Experts: Growth of renewables in energy mix highlights need for grid modernization

Published on August 10, 2016 by Tracy Rozens

With the exceptional rate of growth seen in solar and wind capacity, a major challenge for the energy industry remains how to integrate renewables into the existing U.S. electric grid and how to modernize how power is generated and delivered to consumers.

Leaders in the solar, wind and electric utilities industries spoke about the growth of renewable energy and the impact it has on utilities and the grid at a National Association of State Legislatures conference in Chicago this week.

Utilities are working toward integrating renewable energy into the more than 100-year-old electric grid – an interconnected network of power plants, transmission lines and distribution centers that was never envisioned to accommodate the growth of solar and wind.

“Our industry has installed 60 percent of all solar capacity in the U.S. and is working on other initiatives to make the grid more accommodating to solar and clean energy of all types,” Anne Pramaggiore, president and CEO of Commonwealth Edison Co. (ComEd), said. ComEd is a unit of Exelon Corp. and delivers electricity to 3.8 million customers in Chicago and Northern Illinois.

ComEd’s $2.6 billion Smart Grid investment plan, a sweeping grid-strengthening and modernization effort in Illinois, has produced greater power reliability, energy savings and other benefits to consumers.

The Smart Grid plan “prepares us for the future and a future of renewables. In particular, smart meters help bring the solar business model to life,” Pramaggiore said. “They provide data to customers that enhance choice around demand control and allow measuring the value of localized resources like solar.

“The utility industry has become over the last few years the conduit for 90 percent of consumer-funded energy efficiency in this country. 

“And while this work reduces sales of our core product, we have taken it on because our customers benefited by it. Our industry has promoted transportation electrification and we moved coal’s proportion of the resource mix in the U.S. from 50 percent to 34 percent in the last 10 years with more retirements on the horizon.”

Utilities will need to continue to evolve with changes in the industry to ensure participants can transact and customers can manage their choices on the grid. If the industry wants to support more wind capacity, more transmission will need to be built underground, and in the case of solar, more automation into the distribution system needs to be created, Pramaggiore said.

More transmission lines from wind turbine units to the grid are needed for the energy market to work, Tom Kiernan, CEO of the American Wind Energy Association, the trade group for the U.S. wind energy industry with more than 900 member companies, said. “What we do need is more transmission and having more wind on the grid adds to its resilience, and adding more transmission also adds to strength and resilience of the grid and providing reliable, affordable and consistent electricity to Americans.”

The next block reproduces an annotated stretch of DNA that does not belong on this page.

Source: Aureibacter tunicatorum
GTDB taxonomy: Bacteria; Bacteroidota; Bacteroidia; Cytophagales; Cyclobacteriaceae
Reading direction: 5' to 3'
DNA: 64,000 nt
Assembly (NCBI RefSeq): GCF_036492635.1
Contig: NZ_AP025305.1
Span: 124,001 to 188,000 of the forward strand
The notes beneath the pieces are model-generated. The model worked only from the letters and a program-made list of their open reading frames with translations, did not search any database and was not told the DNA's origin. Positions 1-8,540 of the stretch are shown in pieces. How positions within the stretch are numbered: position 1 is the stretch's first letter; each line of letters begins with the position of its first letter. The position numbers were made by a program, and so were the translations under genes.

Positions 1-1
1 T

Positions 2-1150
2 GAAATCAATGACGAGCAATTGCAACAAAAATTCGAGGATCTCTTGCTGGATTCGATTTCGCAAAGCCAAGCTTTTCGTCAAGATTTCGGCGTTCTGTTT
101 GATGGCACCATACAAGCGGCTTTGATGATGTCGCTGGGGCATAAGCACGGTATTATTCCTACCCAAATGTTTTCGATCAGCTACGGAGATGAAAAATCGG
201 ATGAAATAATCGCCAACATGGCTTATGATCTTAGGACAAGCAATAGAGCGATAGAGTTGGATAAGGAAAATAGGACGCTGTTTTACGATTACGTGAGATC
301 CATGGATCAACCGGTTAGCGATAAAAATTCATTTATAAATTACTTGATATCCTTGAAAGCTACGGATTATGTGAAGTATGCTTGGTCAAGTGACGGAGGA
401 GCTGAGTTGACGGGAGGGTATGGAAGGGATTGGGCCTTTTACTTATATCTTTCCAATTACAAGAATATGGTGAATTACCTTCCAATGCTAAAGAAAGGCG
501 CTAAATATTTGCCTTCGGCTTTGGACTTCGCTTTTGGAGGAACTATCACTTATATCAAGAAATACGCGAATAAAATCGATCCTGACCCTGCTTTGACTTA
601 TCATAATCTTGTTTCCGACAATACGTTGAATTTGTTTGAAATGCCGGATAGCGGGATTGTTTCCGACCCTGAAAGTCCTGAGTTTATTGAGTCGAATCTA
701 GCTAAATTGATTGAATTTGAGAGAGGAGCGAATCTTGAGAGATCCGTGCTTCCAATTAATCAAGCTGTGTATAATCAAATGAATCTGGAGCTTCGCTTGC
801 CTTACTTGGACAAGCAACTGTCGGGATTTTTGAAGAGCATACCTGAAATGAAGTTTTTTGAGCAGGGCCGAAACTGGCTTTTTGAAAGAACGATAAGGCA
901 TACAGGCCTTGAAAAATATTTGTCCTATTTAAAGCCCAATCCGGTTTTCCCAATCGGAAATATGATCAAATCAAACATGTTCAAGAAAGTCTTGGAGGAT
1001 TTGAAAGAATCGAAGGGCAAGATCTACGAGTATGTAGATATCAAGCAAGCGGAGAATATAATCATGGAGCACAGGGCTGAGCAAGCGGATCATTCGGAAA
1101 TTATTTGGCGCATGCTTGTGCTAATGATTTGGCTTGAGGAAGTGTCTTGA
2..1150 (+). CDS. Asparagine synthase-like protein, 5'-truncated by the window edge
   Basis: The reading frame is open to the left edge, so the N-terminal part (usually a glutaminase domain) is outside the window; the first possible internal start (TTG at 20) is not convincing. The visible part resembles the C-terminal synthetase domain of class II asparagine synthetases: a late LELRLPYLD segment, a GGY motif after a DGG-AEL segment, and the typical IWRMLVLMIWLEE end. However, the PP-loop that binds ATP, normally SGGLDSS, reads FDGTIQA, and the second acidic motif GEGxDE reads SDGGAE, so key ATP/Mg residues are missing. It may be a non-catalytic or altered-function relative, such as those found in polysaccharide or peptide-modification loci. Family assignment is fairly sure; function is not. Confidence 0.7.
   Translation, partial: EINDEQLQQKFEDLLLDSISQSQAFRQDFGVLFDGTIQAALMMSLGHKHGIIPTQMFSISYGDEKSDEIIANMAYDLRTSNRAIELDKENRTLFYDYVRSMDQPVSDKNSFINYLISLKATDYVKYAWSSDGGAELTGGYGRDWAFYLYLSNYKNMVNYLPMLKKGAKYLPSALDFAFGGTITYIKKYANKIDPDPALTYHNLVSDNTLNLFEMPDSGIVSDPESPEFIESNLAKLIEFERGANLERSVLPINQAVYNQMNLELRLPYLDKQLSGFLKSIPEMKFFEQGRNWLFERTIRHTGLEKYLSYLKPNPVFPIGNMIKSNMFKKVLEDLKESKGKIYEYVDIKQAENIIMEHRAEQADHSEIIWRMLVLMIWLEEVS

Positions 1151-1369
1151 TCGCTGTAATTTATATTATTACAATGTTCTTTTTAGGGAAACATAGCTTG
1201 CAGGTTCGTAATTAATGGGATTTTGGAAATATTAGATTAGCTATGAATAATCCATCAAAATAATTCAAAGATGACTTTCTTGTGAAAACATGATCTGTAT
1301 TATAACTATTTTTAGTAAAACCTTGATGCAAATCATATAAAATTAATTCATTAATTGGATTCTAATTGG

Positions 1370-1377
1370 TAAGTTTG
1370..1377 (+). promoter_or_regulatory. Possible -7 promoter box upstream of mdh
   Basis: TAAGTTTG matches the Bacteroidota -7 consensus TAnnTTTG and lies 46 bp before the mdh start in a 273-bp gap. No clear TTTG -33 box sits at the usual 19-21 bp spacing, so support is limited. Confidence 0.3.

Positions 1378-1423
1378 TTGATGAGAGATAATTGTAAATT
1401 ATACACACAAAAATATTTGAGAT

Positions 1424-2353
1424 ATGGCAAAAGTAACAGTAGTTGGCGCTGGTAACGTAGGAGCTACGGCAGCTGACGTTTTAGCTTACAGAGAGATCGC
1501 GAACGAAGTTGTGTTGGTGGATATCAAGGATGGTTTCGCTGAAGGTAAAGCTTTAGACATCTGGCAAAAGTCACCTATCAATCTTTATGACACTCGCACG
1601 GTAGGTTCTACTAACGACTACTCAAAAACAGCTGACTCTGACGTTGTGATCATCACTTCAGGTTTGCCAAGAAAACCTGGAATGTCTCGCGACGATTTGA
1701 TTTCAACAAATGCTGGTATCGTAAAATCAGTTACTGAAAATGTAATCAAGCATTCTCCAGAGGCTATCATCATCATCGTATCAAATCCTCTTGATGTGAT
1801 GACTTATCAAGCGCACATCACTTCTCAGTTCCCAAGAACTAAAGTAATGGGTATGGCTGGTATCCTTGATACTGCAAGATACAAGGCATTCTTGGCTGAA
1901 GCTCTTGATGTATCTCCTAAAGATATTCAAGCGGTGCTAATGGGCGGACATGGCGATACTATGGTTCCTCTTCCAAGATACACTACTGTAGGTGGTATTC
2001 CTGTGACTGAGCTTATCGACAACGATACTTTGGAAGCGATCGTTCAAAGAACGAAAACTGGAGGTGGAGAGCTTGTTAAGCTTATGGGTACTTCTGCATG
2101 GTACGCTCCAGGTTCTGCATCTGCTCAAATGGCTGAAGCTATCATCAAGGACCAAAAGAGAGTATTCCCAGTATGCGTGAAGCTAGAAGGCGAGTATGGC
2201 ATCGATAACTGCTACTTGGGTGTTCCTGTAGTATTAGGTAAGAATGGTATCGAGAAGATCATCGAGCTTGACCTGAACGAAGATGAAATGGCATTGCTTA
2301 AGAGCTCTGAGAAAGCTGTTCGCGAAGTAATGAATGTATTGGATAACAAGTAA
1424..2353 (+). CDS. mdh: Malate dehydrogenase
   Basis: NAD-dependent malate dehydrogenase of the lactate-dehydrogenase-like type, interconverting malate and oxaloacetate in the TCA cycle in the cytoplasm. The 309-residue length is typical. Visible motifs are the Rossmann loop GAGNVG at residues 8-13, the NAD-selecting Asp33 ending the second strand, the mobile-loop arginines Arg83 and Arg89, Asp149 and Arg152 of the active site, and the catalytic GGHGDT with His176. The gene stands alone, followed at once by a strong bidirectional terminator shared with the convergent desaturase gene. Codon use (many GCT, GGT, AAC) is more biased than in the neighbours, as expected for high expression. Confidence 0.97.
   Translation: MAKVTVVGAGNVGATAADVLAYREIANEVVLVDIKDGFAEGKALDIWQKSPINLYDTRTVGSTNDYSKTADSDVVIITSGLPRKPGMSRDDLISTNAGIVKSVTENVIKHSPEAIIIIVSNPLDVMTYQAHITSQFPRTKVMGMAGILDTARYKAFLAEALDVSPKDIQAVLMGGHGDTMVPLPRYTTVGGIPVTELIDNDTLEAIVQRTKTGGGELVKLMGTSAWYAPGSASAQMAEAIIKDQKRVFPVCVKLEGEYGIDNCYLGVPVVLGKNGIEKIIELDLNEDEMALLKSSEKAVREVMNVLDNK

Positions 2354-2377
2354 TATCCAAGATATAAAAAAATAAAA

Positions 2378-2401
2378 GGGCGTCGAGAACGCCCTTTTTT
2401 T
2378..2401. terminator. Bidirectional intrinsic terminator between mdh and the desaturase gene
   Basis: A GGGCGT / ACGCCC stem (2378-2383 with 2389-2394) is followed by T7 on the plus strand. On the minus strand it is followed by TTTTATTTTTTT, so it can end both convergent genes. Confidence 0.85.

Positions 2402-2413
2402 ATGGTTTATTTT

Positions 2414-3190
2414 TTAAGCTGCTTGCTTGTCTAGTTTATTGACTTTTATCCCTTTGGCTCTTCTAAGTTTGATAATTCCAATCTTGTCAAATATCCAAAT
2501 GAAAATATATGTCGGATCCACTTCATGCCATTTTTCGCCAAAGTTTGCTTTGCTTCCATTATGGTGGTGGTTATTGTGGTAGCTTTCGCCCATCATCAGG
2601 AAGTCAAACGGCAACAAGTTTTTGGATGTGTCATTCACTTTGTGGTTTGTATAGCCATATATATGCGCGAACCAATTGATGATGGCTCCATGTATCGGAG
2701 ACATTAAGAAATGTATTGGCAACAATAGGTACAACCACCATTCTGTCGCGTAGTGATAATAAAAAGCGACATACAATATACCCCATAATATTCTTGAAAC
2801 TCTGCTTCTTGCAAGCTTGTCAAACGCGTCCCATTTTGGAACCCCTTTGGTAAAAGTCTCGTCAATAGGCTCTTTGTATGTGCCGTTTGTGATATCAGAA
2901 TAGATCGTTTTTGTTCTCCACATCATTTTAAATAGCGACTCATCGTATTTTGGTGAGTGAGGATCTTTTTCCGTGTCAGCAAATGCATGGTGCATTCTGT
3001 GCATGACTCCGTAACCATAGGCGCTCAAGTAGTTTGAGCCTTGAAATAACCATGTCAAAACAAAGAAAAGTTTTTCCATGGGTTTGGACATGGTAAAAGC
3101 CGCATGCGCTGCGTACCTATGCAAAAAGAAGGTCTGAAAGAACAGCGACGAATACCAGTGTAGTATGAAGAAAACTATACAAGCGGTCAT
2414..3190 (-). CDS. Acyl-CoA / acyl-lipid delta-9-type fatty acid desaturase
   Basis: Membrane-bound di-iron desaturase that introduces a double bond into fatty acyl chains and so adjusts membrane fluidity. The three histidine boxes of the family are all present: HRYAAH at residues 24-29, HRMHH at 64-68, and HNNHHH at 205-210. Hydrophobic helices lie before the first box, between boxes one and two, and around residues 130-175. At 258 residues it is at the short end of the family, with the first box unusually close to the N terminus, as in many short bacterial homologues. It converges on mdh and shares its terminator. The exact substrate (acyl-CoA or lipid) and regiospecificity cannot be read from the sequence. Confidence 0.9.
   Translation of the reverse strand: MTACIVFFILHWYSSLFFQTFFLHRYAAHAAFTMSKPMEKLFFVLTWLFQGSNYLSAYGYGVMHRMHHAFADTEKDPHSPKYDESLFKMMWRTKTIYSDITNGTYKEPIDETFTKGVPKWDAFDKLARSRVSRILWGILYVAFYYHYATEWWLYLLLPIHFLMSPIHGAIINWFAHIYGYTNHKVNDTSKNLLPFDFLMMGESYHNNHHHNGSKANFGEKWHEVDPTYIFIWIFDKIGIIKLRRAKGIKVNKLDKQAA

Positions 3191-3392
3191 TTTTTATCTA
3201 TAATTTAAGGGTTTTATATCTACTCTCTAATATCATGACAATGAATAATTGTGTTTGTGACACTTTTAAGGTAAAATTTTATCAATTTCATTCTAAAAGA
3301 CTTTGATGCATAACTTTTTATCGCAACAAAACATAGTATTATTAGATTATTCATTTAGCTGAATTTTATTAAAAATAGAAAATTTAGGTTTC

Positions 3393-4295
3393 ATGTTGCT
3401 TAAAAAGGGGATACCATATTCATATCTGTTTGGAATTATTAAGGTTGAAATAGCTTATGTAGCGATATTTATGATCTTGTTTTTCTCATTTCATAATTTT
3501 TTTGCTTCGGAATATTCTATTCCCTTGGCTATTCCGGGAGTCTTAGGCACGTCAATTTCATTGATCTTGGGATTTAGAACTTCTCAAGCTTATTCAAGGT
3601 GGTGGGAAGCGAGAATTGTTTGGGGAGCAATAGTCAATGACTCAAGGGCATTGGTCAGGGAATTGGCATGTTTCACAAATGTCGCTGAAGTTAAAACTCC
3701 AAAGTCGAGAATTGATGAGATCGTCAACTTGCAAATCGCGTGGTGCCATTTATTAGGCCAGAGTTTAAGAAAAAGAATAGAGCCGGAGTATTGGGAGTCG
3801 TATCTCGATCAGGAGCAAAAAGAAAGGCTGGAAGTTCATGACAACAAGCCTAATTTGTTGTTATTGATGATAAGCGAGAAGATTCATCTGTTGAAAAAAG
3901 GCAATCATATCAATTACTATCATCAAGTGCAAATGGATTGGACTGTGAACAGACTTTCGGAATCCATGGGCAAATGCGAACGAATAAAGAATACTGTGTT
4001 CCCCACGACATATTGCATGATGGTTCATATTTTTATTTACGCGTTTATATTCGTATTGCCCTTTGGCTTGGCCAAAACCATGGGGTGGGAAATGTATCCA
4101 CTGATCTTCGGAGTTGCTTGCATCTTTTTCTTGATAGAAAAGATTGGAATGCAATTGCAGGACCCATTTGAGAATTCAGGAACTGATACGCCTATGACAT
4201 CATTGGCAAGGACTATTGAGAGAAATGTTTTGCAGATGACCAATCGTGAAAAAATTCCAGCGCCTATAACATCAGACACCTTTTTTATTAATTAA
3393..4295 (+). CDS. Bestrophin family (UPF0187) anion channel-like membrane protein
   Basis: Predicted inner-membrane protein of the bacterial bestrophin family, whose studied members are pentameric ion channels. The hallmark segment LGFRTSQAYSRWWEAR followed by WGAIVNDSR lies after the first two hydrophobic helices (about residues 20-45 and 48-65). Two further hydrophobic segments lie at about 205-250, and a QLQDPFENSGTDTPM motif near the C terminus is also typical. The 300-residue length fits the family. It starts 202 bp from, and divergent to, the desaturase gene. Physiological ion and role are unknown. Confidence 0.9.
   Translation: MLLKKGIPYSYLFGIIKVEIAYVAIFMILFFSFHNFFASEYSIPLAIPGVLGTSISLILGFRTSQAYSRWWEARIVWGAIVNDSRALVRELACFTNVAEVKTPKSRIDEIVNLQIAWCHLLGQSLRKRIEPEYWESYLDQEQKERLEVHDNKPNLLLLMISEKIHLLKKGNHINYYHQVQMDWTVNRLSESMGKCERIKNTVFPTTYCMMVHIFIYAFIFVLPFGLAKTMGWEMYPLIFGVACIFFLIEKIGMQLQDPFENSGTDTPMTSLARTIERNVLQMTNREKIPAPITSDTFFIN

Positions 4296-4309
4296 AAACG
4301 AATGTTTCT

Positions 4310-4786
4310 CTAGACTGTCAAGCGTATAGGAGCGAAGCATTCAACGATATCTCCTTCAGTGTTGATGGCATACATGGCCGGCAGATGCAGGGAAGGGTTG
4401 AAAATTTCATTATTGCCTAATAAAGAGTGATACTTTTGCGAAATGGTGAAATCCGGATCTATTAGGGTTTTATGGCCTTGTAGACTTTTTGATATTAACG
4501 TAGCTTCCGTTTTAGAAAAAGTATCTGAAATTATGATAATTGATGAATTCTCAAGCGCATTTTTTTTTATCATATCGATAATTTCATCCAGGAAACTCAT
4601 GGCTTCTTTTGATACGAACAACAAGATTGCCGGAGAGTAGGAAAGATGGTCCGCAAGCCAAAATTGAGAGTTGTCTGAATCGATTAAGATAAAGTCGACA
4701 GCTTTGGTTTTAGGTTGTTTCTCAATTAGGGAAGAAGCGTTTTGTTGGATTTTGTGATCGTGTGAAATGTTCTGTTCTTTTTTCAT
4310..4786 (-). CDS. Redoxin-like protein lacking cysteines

Wind accounted for approximately five percent of electric generation in 2015, and it is forecast to grow to 10 percent by 2020, Kiernan said.

“Grid operators have learned how to integrate and manage wind energy,” Kiernan said.

Some states are relying on wind energy to decrease their carbon footprint, in part, because they are preparing to comply with the federal Clean Power Plan. The U.S. Supreme Court has stayed implementation of the plan while it faces legal challenges from a number of states.

Iowa, for example, generates nearly 30 percent of its electricity from wind, Kiernan noted.

Lyndon Rive, CEO of SolarCity, an energy services company and the largest commercial provider of rooftop solar panels, said that solar integration must be welcomed by the utility industry.

“Some utilities see the vision and want to embrace the change, other utilities don’t see it and want to fight the change,” Rive said.

For a long period of time, Rive said, many utilities ignored the benefit that additional infrastructure can provide to the grid.

“And if you ignore that benefit, you end up building two duplicating infrastructures. You continue building an infrastructure that we have always done and a second infrastructure gets built in parallel,” Rive said. “If that continues you are going to end up with stranded assets. That is when a maximum cost shift will occur.”    

Greater collaboration is needed between the solar companies and utilities to create a revenue model that benefits both industries.

“The role of policy and collaboration between the solar industry and utility industry is to look at what the value of the distributed infrastructure can provide and create a revenue model for utilities to participate in that infrastructure,” Rive said.

According to GTM Research and the Solar Energy Industries Association, solar accounted for 64 percent of all new electric generating capacity brought on-line in first quarter 2016. With more than one million individual solar installations nationwide, the industry is on pace to nearly double in size in 2016.

Grid-connected energy storage is also expected to experience growth going forward.

“In the next two to three years, you will see massive investment into storage, which will bring down the cost of storage even further,” Rive said.